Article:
With a viral pandemic making for darker times; more than ever, we need some sunny music entering the 2020 frame. Coming to our rescue are Mapache with their second album, ‘From Liberty Street’. It’s their first for the Yep Roc label who were quick to pick up on them after the release of their lavishly praised album debut. Taking their name from the Spanish word for a raccoon, Mapache are a duo consisting of Clay Finch and Sam Blasucci who as they grew up together sharing the same influences in Glendale, California.
That mix of Californian and Mexican influences shines across this new record but is most obvious in their decision to include three songs sung in Spanish amongst the 14 tracks. As soon as the record starts off with ‘Life On Fire’, it rolls as smoothly as the waves across one of those Californian beaches and you know that you’re in for a smooth ride. A rippling guitar hook and duetting vocals to boot makes for perfection on this opening track.
Their vocals have been compared to The Everly Brothers and it’s easy to see why on ‘Read Between The Lines’ and many of the other tracks, even though the latter weren’t known for their Spanish lyrics or, indeed, the cowboy whistling that pops up on ‘Me Voy Pal Pueblo’. There are more cowboy influences and delightful harmonising to be found on ‘Coyote’ where the lyrics are there to simply paint pictures for you. Don’t expect complex layers of understanding in their words which are there to help create the wistful atmosphere. Think top class singing around the campfire as the sun goes down.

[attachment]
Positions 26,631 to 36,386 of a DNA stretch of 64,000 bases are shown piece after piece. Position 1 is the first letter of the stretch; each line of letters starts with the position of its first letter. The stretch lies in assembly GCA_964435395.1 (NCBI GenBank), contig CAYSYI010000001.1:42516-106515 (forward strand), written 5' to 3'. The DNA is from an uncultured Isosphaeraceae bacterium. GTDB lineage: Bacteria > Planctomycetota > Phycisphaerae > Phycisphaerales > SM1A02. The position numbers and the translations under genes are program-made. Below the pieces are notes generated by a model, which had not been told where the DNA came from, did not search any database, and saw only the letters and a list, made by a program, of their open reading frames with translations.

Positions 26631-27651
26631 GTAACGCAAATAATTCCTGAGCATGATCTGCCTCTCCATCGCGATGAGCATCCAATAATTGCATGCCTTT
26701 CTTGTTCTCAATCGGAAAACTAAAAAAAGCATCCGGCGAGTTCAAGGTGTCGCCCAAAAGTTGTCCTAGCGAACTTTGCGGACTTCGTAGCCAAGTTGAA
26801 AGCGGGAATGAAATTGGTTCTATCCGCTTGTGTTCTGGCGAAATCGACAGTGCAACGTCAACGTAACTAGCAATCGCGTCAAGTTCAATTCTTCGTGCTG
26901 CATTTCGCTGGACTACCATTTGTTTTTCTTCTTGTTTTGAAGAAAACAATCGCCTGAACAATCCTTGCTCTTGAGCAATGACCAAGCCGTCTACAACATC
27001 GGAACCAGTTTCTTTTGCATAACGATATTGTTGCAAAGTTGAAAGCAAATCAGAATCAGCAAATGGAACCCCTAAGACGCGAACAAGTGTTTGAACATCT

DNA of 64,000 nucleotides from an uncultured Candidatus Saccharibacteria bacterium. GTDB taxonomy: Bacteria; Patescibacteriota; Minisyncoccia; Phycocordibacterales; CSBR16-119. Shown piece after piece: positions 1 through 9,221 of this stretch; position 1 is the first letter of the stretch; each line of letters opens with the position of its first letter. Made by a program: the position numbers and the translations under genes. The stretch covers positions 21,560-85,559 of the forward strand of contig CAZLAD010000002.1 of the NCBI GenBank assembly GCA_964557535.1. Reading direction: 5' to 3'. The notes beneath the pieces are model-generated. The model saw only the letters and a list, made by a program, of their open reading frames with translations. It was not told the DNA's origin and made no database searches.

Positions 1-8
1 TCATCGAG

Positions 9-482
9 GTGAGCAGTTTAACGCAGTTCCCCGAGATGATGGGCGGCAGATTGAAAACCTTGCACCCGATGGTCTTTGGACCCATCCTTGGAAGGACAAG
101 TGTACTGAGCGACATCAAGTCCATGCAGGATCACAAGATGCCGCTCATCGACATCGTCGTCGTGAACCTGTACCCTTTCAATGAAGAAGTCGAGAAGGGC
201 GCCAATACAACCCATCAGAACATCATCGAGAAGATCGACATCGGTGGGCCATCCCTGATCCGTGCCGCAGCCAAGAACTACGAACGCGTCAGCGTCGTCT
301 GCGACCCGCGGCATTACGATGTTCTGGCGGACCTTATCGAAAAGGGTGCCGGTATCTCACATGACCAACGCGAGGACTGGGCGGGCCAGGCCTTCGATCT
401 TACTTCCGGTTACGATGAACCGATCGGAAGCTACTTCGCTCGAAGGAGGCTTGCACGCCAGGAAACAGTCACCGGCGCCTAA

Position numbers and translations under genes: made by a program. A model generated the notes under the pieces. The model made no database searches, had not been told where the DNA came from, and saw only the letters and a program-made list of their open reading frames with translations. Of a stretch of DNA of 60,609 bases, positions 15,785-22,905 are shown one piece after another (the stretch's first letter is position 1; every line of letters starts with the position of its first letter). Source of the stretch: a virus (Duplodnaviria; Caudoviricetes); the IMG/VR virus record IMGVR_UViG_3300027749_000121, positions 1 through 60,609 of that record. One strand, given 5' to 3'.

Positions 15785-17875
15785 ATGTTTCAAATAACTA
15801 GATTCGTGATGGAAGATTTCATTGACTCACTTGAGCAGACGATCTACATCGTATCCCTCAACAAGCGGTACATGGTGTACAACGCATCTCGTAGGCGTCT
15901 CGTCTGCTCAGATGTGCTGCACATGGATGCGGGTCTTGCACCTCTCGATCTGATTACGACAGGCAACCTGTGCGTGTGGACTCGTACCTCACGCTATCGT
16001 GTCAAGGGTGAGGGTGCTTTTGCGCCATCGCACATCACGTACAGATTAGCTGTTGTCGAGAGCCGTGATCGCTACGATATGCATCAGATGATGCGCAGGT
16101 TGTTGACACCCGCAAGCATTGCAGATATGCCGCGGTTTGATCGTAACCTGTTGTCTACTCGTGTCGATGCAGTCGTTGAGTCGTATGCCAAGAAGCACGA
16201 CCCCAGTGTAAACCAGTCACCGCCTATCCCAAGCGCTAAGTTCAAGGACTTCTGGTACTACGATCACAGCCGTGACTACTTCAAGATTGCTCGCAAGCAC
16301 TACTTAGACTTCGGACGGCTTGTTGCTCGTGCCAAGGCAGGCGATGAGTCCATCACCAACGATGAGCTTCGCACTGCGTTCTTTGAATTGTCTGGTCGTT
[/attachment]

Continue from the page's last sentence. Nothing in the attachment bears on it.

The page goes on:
Mostly, as with ‘Cowboy’, the backing is gentle but made sophisticated by the jazz tones arriving with the accompanying musicians whether when simply adding bass and drums to the acoustic guitars or the pedal steel that you’ll find on ‘Liberty Street Blues’.
If you like harmonising duos, Mapache have arrived with the vocals to do the job and a penchant for simple pop tunes that echo the 60s and are heard through a Gram Parsons’ Cosmic American music filter. Add a slice of lime and a dash of tequila to give it some Mexican flavour and, all in all, it’s doubtful that you’ll find a mellower record this summer.